Elise Margow is the Principal at Legally Speaking Australia, a boutique firm assisting startups and SMEs with general commercial strategic legal advice.
1) To kick things off, could you tell us a little about your career background and current role?
My career progression has featured unexpected twists and turns. I studied law in South Africa and practiced as a junior litigation partner in that country until moving to Australia.
On arrival in Melbourne I worked in Arnold Bloch Leibler’s litigation team and then moved to Telstra where I managed the Telstra Wholesale compliance and risk team. At Telstra I learnt about business strategy, commercial risk and the day-to-day operations of a business.
I enjoyed being part of the business world and business development teams and became enamoured with commercial work. I moved from a commercial role at Telstra to a senior legal role at Primus Telecom and then headed up the legal team at Liberty Financial.
It was at Liberty that I came to the realisation that I wanted to work with entrepreneurs and small to medium businesses in putting together legal strategies and budgets which fed into the overall business strategies of those businesses.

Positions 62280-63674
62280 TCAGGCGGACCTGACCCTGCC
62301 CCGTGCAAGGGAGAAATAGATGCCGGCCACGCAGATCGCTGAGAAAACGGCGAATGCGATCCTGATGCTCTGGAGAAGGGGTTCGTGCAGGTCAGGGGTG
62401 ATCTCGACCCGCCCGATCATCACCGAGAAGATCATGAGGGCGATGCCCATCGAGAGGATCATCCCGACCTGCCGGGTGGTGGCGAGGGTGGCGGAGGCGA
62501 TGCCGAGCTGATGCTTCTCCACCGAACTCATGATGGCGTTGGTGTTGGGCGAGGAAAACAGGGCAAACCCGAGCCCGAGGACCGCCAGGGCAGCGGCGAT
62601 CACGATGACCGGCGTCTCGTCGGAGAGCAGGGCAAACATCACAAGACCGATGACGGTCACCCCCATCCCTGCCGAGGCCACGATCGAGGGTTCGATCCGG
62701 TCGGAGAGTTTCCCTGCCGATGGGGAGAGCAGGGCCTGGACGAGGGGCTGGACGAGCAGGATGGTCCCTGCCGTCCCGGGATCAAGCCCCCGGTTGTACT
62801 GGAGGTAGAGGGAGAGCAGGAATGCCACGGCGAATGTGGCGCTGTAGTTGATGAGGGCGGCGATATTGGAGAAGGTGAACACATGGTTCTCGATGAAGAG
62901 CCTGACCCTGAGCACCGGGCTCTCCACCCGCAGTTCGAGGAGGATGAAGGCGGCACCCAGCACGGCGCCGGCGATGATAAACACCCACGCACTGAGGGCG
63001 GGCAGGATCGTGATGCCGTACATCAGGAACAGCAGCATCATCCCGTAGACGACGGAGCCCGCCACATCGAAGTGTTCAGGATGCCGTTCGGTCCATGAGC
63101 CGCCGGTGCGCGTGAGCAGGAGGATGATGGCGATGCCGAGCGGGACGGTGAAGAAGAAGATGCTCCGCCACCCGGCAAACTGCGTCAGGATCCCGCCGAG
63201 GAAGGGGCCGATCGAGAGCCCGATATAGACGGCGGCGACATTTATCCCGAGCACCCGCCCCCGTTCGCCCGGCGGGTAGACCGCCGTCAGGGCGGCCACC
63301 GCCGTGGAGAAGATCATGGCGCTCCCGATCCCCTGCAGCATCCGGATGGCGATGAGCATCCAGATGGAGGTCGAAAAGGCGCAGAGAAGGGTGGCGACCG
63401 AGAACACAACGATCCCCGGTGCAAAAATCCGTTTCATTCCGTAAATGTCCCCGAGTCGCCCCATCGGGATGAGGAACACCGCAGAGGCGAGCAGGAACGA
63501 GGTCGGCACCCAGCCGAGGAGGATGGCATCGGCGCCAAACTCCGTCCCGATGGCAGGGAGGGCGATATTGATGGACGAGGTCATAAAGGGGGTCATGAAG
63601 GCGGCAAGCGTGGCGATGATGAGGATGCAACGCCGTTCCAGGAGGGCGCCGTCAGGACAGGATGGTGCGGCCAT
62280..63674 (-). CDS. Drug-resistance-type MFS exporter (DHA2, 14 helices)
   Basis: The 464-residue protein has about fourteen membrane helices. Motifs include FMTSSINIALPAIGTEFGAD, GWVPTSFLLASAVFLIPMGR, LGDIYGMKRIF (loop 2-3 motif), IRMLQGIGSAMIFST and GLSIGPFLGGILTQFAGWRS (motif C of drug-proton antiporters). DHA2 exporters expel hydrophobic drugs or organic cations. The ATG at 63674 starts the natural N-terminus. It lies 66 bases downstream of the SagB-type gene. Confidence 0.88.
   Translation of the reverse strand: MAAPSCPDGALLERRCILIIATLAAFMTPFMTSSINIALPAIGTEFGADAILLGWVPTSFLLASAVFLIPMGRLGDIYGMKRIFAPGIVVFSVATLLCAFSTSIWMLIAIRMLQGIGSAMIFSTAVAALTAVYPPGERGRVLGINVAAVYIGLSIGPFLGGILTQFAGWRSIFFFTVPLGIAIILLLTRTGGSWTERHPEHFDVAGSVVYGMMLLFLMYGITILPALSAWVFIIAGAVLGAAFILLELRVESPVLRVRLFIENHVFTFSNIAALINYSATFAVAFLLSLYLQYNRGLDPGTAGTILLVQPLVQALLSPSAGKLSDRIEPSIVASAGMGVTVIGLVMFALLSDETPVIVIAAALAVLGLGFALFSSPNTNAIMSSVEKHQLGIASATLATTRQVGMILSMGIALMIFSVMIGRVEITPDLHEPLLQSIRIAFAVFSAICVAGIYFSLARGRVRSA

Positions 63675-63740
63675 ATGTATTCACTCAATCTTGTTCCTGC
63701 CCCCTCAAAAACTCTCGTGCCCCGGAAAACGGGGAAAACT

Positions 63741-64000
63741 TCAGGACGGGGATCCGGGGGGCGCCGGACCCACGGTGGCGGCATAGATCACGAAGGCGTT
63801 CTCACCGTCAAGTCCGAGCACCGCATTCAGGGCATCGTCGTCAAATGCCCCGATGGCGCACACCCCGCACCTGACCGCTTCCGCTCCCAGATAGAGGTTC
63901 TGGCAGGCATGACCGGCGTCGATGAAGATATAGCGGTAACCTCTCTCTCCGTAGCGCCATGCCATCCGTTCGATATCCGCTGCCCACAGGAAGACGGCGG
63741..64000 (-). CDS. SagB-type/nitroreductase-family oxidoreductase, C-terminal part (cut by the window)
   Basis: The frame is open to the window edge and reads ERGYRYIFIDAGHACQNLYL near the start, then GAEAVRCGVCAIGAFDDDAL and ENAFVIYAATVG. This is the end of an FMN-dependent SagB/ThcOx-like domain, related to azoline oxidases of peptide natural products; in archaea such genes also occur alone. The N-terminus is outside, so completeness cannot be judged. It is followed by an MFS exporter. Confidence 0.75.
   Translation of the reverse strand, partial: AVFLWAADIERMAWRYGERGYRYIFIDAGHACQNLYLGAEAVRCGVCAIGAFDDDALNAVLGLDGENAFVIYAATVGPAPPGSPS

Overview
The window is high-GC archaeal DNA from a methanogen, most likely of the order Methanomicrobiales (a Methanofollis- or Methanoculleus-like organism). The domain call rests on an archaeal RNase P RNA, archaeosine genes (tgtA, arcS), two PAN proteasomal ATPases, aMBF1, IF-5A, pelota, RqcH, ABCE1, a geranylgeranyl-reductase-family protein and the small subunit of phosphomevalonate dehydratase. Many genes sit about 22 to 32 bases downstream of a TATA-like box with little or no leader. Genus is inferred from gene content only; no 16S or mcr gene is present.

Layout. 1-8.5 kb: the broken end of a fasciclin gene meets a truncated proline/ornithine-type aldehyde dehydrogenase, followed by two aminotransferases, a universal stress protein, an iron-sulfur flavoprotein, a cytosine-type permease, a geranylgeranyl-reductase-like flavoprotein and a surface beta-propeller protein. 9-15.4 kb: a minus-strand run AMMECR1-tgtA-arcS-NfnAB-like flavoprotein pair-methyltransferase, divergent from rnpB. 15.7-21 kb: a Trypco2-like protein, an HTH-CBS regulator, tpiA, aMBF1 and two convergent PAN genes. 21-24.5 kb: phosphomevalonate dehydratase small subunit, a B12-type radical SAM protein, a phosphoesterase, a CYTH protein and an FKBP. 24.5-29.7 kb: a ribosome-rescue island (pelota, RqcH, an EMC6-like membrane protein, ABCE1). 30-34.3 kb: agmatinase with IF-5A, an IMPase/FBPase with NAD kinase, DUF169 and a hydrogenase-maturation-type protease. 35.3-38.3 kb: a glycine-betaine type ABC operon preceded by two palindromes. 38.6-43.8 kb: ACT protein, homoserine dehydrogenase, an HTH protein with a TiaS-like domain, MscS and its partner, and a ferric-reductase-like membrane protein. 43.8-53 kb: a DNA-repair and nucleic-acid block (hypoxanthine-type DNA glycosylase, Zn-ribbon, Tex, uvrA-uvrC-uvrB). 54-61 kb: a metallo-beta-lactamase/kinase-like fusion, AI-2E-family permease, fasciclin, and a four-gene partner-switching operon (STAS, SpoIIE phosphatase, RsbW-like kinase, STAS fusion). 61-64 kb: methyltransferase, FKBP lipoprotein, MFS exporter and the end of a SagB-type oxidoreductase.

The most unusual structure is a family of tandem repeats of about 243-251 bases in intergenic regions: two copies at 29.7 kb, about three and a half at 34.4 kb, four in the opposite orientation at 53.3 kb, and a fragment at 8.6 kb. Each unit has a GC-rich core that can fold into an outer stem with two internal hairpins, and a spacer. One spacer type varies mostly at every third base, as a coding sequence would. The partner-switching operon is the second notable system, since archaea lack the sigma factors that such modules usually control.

This is the reason why I founded Legally Speaking, the prime purpose of which is to be the general counsel on call for entrepreneurs, small to medium business where all legal advice and strategies are based on our clients overall business strategies and risk appetite.
I have also continued with my interest in dispute resolution as a nationally accredited mediator specialising in mediating commercial and corporate disputes.
2) What does a day in the life look like for you? Can you take us through a recent workday?
No day looks the same for me and so my days can get to be a little higgledy piggledy. For example, on Monday I trained with my amazing motivational personal trainer at 6.45 am.
From 8.30 am to 10 am I responded to emails, took and received telephone calls and started preparing a negotiation strategy for discussion with a client later in the week.